The 4000km round trip stud Charolais breeder Roderick Binny, Glenlea Beef, made from his property in northern NSW to deliver a late Christmas present to Prairie-based commercial Charbray producer Barbara Davison was an act of generosity she said she won’t soon forget.
The act of kindness came out of a moment of tragedy when a sire Barbara purchased from Glenlea at a sale held in Emerald in June last year was taken home and found dead a few months later with a broken leg, “presumably from a broken back leg after fighting with other bulls”, she thinks.
“At the sale it was announced that if anything happened to any of the Glenlea bulls being offered, they could be replaced within two years, but the agreement didn’t include the bull being injured or dying from fighting,” she said.
“This left me in a bit of a situation as prior to the sale I’d drafted off 50 Charbray cows to be used with him in a single sire breeding operation, so I put another bull I had on-hand in with them.
“I rang Roderick to let him know about the unfortunate news, and a couple of days later he rang me back and let me know he had a spare bull, Glenlea Louis (P), which is of equal quality to the bull I lost, which he was happy to loan to me during my December to late March/early April joining period.”
When Roderick made the gesture Barbara said her reaction was along the lines of “Holy, wow!, this is amazing”.
“It’s not very often you come cross a bull breeder who offers something like that.”
Barbara said she quickly took her bull out of the paddock and waited while Roderick made the trek from NSW on Christmas Day and arrived at her breeding block, Moondah, with Louis on December 28.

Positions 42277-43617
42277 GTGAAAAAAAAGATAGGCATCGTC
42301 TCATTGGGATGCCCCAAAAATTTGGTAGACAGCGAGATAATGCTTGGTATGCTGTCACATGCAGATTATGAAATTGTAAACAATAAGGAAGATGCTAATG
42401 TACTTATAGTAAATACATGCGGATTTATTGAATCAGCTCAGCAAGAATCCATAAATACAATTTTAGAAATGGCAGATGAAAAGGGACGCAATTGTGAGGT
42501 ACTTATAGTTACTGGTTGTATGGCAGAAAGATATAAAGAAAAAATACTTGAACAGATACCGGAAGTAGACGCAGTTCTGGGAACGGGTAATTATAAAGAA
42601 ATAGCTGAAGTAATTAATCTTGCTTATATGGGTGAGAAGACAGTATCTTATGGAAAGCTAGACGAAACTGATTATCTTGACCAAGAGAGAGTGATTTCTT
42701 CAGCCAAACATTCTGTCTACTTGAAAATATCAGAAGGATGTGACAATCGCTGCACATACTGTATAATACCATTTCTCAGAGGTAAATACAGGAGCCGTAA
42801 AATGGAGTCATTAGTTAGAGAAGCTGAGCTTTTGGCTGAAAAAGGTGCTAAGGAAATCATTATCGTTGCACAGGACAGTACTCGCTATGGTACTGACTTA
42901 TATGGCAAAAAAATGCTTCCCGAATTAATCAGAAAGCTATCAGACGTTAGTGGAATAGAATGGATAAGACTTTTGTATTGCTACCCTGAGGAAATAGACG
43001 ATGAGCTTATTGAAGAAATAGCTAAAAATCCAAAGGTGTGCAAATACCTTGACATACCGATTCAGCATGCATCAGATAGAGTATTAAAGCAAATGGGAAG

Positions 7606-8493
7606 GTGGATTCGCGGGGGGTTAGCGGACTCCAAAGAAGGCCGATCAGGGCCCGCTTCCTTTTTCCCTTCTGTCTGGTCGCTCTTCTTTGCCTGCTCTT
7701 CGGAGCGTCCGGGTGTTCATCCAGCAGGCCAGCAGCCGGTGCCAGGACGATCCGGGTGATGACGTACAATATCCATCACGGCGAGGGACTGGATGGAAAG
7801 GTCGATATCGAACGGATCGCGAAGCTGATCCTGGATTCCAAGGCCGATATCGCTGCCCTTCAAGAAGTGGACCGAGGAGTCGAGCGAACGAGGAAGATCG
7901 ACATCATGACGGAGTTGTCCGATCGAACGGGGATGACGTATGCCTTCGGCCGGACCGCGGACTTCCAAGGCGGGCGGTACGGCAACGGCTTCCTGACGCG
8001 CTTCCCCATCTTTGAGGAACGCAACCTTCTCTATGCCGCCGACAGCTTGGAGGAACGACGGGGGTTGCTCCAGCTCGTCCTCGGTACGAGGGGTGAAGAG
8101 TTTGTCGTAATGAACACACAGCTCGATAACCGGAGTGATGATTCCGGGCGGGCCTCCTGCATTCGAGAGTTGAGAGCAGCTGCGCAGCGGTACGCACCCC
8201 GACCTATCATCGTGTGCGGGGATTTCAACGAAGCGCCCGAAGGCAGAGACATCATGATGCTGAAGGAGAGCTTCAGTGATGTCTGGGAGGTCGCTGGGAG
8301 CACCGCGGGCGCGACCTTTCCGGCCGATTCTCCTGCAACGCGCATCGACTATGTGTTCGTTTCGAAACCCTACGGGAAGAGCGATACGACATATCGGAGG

“When Roderick arrived and we opened the gate for the Louis, he took one look at the cows, looked away, and stubbornly sat on the truck, so we had to encourage him into the paddock with a bucket of water,” Barbara said with a laugh.
She said he’s now in with the females, and is doing a great job.
“From this operation the three-quarter Charolais Bull calves that make the mark will be sold as herd bulls on-farm while females will be put in the breeding herd.”
Barbara currently runs close to 800 breeders and their progeny on the 21,045ha Moondah block, with steers and cull heifers put into her 12,140ha property, Maranie, near Stamford, where they’re fattened and sold-on.
“We focus on crossing Brahman breeders with Charolais bulls, as we require the natural resilience of the Brahman in our country, and the Charolais adds frame, weight and great temperament, in the Charbray progeny.
“We trialled other breeds but the Brahman/Charolais-cross is working well so my though is, when you’re onto a good thing, stick with it.”
She said heavy feeder steers are sold into the live export market, while finished bullocks and cull cows are sent to the meatworks.
“Depending on orders and prices being offered, we also sometimes sell softer steers into the feedlot market.”
She said quiet cattle are essential in the operation.
“We have a program in place with the weaners. After they come off hay, they’re drafted, tailed and played with for four days and any that show signs of having a bad temperament are given a tag, and are sold off as quickly as possible.
“This culling program is definitely working, we started off with a couple of decks of weaners and we’re now down to about 20.
“I have daughters and grandkids who come and assist me in the paddock when needed, so we simply don’t have room for any cranky cattle in the yard.”
A draft of eight first-rate sire prospects will be offered by Glenlea Beef at the February All Breeds Bull and Female Sale, appearing in lots 406 to 413.